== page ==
The National Republican Congressional Committee, the campaign arm for House Republicans, announced Wednesday morning the 47 districts it is targeting as pickup opportunities in the 2022 midterms.
The group, led by Chairman Rep. Tom Emmer of Minnesota, is targeting many of the same districts it did in 2020, as well as the exurban New York City 18th Congressional District, home to new Democratic Congressional Campaign Committee Chairman Rep. Sean Patrick Maloney, who won reelection by about 12 points in 2020.
Midterms are widely considered a prime opportunity for the party not in the White House, and Republicans are setting their sights on some of the nation’s most competitive districts. In light of the 2020 Census and redistricting, Republican prospects for regaining control of the House appear even brighter, as the GOP controls about two-thirds of the states’ redistricting processes, according to FiveThirtyEight.
In 2018, Democrats managed a 40-seat gain as a part of the referendum vote against the Trump administration.
The NRCC indicated it was going to stick to its 2020 playbook after the GOP made massive cuts into the Democratic majority, flipping 15 seats from blue to red and reducing the Democratic control to just a handful of votes.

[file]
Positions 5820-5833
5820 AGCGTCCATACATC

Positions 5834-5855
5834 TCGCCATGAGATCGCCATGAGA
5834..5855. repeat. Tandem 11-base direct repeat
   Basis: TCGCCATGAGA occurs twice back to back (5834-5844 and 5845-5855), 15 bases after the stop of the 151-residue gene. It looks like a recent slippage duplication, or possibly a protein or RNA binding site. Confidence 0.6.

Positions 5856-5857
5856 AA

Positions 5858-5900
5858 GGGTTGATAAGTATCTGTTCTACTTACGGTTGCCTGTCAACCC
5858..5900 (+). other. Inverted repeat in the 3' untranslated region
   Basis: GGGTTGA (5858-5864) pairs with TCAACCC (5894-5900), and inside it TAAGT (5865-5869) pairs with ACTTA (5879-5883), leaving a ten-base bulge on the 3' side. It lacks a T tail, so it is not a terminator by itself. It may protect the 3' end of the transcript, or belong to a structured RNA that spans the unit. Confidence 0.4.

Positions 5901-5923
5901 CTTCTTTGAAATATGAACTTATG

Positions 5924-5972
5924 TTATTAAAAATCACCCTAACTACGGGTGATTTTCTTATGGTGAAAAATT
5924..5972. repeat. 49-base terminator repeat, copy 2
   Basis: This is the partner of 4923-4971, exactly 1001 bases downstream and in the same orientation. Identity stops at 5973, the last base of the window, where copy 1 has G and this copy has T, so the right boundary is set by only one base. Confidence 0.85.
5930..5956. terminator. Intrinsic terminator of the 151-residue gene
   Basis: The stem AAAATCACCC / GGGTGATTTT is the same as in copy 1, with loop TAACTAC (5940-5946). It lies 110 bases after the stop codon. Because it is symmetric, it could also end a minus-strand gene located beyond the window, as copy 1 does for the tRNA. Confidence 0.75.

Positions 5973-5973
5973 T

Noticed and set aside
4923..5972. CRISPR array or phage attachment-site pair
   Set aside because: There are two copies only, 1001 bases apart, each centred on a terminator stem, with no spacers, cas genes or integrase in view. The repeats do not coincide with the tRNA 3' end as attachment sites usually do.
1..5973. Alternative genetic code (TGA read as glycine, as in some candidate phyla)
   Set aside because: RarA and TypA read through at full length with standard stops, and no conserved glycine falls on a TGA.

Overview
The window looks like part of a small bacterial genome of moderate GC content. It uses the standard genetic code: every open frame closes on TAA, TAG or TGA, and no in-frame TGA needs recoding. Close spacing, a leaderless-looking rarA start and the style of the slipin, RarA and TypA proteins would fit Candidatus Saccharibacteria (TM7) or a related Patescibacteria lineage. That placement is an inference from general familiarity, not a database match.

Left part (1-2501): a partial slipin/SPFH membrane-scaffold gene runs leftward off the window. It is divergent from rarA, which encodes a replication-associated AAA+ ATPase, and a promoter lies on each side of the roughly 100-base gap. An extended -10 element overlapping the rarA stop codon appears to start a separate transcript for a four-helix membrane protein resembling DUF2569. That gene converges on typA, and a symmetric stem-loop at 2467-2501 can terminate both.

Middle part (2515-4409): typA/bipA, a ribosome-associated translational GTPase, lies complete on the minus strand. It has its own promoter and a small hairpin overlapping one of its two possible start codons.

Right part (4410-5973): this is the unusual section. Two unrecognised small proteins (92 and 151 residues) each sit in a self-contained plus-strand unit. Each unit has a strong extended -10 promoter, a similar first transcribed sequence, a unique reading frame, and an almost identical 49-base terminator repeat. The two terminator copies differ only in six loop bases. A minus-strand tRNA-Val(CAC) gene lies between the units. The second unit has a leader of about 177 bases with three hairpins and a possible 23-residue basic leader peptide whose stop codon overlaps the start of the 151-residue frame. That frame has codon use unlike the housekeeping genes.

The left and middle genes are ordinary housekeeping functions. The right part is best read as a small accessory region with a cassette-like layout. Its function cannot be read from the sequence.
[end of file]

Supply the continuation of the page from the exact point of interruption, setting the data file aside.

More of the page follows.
“We are just a few weeks into the Biden Administration and Americans are already seeing the job-killing initiatives House Democrats support,” said NRCC Chairman Tom Emmer in a press release accompanying the target districts.
“House Republicans start the cycle just five seats short of a majority and are prepared to build on our 2020 successes to deliver a lasting Republican majority in the House. We will stay laser-focused on recruiting talented and diverse candidates, aggressively highlighting Democrats’ socialist agenda and raising enough resources to win,” Emmer added.
The NRCC is targeting Georgia’s 7th Congressional District in the Atlanta suburbs, which is now represented by Democrat Carolyn Bordeaux. The seat was the only competitive pickup Democrats had in 2020, notwithstanding two North Carolina districts that were redrawn heavily in Democratic favor following court-ordered redistricting.
The news comes as Democrats launch their offensive attempt at widening the majority again, placing a total of a half-million-dollar ad buys across some crucial battleground districts, seeking to tether Rep. Kevin McCarthy, R-Calif., and seven vulnerable House Republicans in districts President Joe Biden won last year, to Georgia Rep. Marjorie Taylor Greene's extremist rhetoric and discredited QAnon conspiracy theories.
The Washington Post's fact checker wrote that the effort to tie the members to the conspiracy theories is "misleading." All eight of those members voted against Trump's second impeachment, which centered on the former president's own rhetoric before a mob of his supporters marched to the Capitol in an effort to thwart the certification of Biden's victory. And while some criticized Trump's conduct, a smaller number of them voted against certifying the electoral votes from at least one of two battlegrounds -- Arizona and Pennsylvania -- following baseless claims of fraud repeatedly espoused by Trump and the far-right flank.